Questions remain on actions after Turner beating

Kevin Turner, who fled from Suffolk police officers

Kevin Turner, who fled from Suffolk police officers in 2010 after running a stop sign, was beaten so severely that he later died from his injuries. (Credit: Newsday Photo Illustration/ Arturo Jimenez)

Joye Brown

Newsday columnist Joye Brown Joye Brown

Joye Brown has been a columnist for Newsday since 2006.

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It's hard to shake the suspicion of an attempted cover-up in the hours after Kevin Turner, a 19-year-old with a lengthy arrest sheet, was severely beaten after sprinting from police in Bellport almost four years ago.

According to a Sunday investigative report in Newsday, Suffolk police officers Kenneth Hamilton and Jason LaRosa recognized Turner. And the young man's name was on the ambulance report.

So why was he admitted to the hospital as a 35-year-old John Doe?


Interactive: See key documents and review the injuries


Turner's family, whose worried calls to hospitals yielded nothing, would be notified hours later in a call from homicide detectives after Turner had been transferred to another hospital.

That's just one of the many disturbing questions arising from the Newsday story.

What about the weapon Turner was said to have brandished that night in 2010?

Was it a gun? That's what a responding K-9 unit was asked to find, according to the report.

Was it a knife? And if so, was it one Turner was alleged to have brandished as a weapon?

This all breeds yet another question: Why was a potentially significant piece of evidence placed on the hood of a patrol car by an officer? And why -- after police suspected that the knife might have fallen off the car somewhere along Montauk Highway -- didn't police attempt to find it?

Turner was beaten in 2010 after, police said, he aimed his car at them and, after the car crashed, jumped out and ran. Officers said they scuffled with Turner and that, at one point, he reached for one officer's gun.

One of the officers, Hamilton, was on patrol that night after six civilian complaints for excessive force; one department investigation for illegal search and seizure and unprofessional conduct; and two federal lawsuits alleging excessive force.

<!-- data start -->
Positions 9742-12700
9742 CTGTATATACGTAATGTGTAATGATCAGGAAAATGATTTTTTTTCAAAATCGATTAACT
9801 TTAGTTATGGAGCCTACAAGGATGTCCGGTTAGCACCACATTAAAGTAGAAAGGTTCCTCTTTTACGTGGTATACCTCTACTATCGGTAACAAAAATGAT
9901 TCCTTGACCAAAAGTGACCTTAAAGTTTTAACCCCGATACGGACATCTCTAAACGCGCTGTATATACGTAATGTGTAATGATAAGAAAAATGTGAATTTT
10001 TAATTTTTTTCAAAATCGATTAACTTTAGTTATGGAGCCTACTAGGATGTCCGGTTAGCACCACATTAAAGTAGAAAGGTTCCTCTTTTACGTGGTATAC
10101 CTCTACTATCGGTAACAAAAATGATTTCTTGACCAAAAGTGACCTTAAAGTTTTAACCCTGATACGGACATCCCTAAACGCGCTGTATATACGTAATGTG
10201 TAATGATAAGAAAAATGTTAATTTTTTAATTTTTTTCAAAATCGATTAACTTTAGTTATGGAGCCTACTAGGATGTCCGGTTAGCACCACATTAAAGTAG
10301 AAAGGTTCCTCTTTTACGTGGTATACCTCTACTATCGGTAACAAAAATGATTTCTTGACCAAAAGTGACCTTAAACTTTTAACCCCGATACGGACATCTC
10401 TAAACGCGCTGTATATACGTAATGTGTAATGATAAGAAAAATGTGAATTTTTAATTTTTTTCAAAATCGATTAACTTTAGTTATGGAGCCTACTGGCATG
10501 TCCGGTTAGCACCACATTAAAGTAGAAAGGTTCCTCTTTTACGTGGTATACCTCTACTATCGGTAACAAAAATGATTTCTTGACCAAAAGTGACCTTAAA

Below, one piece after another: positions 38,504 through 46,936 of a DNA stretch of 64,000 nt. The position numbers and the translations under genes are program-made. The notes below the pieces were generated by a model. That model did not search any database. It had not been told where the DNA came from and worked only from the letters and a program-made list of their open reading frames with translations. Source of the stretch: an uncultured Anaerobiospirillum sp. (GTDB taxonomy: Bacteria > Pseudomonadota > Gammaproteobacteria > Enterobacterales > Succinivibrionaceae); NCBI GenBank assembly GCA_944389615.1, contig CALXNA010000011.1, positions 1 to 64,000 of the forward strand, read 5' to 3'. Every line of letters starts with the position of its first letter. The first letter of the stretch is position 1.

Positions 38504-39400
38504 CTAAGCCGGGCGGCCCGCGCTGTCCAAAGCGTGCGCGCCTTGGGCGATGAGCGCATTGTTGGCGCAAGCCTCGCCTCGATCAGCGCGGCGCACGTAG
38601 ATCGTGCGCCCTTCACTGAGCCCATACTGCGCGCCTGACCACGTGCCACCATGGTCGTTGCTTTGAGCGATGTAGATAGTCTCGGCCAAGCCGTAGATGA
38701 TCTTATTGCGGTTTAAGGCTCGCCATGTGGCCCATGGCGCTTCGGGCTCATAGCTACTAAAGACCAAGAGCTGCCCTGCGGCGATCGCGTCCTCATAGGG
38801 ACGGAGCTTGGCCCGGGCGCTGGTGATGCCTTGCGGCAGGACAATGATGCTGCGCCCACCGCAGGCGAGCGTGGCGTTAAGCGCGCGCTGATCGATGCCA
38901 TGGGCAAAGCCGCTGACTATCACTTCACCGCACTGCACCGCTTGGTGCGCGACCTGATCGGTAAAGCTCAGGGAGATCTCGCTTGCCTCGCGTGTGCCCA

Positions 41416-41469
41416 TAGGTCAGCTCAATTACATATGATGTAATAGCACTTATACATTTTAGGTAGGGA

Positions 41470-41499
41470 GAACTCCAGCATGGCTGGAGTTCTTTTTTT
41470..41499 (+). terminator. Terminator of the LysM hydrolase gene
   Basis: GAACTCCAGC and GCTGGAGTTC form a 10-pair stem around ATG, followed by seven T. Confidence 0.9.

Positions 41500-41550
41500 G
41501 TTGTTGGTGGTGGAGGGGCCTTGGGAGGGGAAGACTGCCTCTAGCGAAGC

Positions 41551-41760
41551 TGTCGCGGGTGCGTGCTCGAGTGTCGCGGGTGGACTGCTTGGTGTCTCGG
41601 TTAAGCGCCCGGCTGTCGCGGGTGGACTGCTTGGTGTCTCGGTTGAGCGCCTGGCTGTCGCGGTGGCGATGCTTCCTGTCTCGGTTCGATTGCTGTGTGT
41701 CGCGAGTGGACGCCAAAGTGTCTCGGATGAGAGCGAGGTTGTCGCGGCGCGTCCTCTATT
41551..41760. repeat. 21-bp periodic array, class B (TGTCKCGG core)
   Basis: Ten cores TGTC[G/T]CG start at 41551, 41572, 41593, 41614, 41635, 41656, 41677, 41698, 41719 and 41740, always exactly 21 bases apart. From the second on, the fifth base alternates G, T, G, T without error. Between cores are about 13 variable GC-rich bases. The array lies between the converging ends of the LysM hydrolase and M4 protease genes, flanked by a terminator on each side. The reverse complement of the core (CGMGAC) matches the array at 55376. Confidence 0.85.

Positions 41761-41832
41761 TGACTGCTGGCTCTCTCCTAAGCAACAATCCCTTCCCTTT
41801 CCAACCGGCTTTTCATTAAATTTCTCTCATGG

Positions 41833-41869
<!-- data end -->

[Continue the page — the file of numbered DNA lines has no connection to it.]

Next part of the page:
Hamilton had been exonerated by his department on a series of complaints that had been lodged from 2003 -- one year after Hamilton joined the force -- through 2009.

During that time, Suffolk also settled one lawsuit involving allegations against Hamilton.

Between 2010 and 2012, Hamilton was the subject of a seventh civilian complaint alleging excessive force, a second Suffolk lawsuit settlement and another still-open internal affairs investigation.

Turner, as his family acknowledges, was no angel. An autopsy showed marijuana and traces of PCP in his blood.

His background, however, does not justify the beating he received. A doctor would tell family that Turner would have had to hit a brick wall going 100 mph to account for his injuries.

That's hardly how most police officers, who are trained to take control in any situation, go about arresting even more difficult and dangerous suspects every day. And where police know their identity, the suspects don't end up in a hospital, hidden from their families as a John Doe.

Turner's background also should not cloud mishandling of potential evidence or the fact that Suffolk's internal review system -- the results of which seldom become public -- did little to slow Hamilton's accumulation of excessive force complaints and lawsuit settlements.

Hamilton remains a Suffolk police officer, now restricted to desk duty. Turner's family has filed a lawsuit. And a federal investigation into the beating is inactive.

Still, more than three years after Turner's beating -- and nearly three years after his death -- Suffolk's internal affairs investigation remains open.

A policing expert in the Newsday report said that while he could not comment specifically on Turner, he could think of no credible justification for the review to take so long. He's right. There is none.

Which is yet another reason why Long Island's aggressively closed system of resolving complaints involving police should be overhauled.